Transition to low carbon economy

Register your interest in this issue

Is your organisation part of the transition to the low carbon economy (LCE)?

EXCELLENT Answers

No EXCELLENT answers have been published for this question.

GOOD Answers

No GOOD answers have been published for this question.

OKAY Answers

No OKAY answers have been published for this question.

POOR Answers

No POOR answers have been published for this question.

Climate change caused by man-made carbon emissions threatens the basic necessities of human life all around the world - access to water, food production, health, land, biodiversity, peace and stability. Climate change is an unprecedented issue, unique to our civilisation, and action is needed to prevent dangerous anthropogenic (human induced) interference with the climate system.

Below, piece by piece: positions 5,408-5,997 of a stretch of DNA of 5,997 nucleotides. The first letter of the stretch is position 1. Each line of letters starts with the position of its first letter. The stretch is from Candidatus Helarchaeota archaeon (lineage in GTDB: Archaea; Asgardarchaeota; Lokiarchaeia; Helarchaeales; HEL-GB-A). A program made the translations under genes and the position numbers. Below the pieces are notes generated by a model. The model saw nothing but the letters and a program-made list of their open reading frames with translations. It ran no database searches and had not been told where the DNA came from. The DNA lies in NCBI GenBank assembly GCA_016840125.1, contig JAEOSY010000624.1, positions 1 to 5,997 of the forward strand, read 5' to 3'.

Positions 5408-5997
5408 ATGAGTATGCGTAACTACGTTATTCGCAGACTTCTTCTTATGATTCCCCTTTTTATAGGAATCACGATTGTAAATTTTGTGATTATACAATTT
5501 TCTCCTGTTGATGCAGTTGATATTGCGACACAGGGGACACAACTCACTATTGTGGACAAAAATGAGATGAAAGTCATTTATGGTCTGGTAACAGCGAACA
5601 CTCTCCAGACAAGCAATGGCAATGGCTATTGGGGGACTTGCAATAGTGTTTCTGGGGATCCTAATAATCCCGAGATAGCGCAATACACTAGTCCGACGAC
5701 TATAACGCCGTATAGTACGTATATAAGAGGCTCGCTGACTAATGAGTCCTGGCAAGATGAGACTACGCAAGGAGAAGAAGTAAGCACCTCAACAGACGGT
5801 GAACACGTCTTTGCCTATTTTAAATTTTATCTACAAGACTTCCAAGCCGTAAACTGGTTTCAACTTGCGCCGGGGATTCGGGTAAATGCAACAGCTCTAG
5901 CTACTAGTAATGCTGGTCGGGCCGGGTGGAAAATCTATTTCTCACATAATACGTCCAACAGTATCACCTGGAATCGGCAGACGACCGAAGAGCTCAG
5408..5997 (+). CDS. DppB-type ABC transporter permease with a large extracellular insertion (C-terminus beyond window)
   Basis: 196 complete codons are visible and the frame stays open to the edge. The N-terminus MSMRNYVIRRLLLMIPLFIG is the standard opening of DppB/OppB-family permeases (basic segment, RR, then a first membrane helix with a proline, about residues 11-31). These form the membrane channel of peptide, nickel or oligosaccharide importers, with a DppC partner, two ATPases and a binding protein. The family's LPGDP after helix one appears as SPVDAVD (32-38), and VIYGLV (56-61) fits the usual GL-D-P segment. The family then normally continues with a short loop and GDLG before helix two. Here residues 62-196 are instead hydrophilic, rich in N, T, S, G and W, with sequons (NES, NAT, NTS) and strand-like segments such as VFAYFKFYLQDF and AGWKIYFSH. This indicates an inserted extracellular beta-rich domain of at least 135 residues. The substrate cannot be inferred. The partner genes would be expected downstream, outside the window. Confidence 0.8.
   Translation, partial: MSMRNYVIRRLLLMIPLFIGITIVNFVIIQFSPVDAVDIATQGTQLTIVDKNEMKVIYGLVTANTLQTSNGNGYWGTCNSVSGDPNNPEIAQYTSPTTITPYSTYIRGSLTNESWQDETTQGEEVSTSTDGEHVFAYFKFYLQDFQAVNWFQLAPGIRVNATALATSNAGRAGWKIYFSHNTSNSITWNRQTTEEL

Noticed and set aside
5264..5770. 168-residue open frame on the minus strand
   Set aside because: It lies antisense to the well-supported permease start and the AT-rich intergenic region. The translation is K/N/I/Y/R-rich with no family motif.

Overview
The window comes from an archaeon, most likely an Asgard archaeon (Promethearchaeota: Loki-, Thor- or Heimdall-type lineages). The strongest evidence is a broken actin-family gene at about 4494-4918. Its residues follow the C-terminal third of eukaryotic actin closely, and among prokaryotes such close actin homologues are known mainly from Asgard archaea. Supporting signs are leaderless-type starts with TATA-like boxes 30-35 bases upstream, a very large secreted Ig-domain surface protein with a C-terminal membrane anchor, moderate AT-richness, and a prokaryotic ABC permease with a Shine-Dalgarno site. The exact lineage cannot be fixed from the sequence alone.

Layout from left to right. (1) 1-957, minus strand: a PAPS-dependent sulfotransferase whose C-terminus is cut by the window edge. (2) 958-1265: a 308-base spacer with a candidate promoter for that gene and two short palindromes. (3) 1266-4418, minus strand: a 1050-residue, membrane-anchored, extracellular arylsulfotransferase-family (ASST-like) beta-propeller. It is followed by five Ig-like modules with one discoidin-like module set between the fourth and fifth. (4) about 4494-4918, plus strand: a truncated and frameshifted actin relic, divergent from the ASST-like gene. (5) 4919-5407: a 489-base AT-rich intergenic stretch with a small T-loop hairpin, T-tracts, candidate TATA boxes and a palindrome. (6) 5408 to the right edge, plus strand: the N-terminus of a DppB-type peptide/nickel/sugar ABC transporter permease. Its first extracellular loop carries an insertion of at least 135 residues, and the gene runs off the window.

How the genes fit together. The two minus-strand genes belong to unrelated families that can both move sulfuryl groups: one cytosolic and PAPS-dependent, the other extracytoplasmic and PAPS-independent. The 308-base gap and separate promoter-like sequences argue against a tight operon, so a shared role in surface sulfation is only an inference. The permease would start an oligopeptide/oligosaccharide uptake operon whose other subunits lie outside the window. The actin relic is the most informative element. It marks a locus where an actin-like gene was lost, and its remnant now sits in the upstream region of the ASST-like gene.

Transitioning to a low carbon economy (LCE) has been identified as a key method by which climate change can be mitigated and remediated against. In addition, reference to the “Green Economy” is becoming more frequent , this refers to a wider movement that considers resource efficiency and social inclusion in addition to a LCE.

Participating in the LCE is defined as delivering the products, goods and services which through their use enables the adaptation, mitigation and/or remediation of the impacts of climate change, resource depletion and/or environmental erosion. It may also be assumed to be an economy powered by low carbon energy (renewables or nuclear), and where a variety of actors are engaged in ensuring the mix of the products, goods and services business delivers is increasingly 'green'.

According to wider definitions, businesses whose products, goods and services don’t contribute to the LCE can still support the transition by making operational changes in the way these products, goods and services are provided (e.g. by moving to low carbon energy sources and increasing resource efficiency).